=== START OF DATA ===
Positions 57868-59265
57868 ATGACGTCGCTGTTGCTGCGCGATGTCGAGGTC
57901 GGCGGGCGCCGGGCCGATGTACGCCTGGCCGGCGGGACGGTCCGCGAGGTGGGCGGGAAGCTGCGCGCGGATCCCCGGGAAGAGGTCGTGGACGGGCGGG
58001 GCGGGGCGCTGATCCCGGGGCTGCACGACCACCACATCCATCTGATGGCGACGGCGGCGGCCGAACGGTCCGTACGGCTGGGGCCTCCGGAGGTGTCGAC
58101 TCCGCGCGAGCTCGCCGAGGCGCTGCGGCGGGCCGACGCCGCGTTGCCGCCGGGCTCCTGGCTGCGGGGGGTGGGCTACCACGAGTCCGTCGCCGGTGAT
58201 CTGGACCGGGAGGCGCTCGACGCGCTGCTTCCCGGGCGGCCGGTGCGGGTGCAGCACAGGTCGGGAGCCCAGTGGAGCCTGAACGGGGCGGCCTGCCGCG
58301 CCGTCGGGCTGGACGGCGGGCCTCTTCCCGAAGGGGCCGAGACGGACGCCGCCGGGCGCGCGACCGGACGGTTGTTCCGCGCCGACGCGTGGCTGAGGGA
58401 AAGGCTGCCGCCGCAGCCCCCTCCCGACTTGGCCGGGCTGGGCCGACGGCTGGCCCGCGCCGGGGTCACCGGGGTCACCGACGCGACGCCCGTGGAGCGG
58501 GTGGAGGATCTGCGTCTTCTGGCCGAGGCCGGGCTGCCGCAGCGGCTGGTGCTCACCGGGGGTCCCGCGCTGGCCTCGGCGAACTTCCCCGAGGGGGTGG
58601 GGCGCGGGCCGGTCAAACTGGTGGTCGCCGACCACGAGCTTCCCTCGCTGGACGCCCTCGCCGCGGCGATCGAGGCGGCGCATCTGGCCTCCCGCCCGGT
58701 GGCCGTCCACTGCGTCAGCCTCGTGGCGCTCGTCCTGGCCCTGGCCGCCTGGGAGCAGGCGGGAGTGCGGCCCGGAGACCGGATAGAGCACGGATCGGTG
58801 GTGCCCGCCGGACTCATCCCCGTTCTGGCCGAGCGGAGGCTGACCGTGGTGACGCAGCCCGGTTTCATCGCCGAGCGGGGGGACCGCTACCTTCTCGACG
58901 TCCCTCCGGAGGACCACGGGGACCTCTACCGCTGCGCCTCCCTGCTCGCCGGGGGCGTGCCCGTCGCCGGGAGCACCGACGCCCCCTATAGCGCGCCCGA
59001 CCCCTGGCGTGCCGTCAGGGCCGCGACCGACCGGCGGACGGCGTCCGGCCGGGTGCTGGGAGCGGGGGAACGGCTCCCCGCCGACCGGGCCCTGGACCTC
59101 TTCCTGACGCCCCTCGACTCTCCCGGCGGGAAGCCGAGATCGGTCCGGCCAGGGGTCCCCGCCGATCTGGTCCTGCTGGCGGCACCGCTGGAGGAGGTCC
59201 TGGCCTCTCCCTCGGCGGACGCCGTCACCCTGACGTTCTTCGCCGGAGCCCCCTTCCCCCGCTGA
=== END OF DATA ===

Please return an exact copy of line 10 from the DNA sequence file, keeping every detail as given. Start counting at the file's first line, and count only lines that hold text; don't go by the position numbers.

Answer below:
58601 GGCGCGGGCCGGTCAAACTGGTGGTCGCCGACCACGAGCTTCCCTCGCTGGACGCCCTCGCCGCGGCGATCGAGGCGGCGCATCTGGCCTCCCGCCCGGT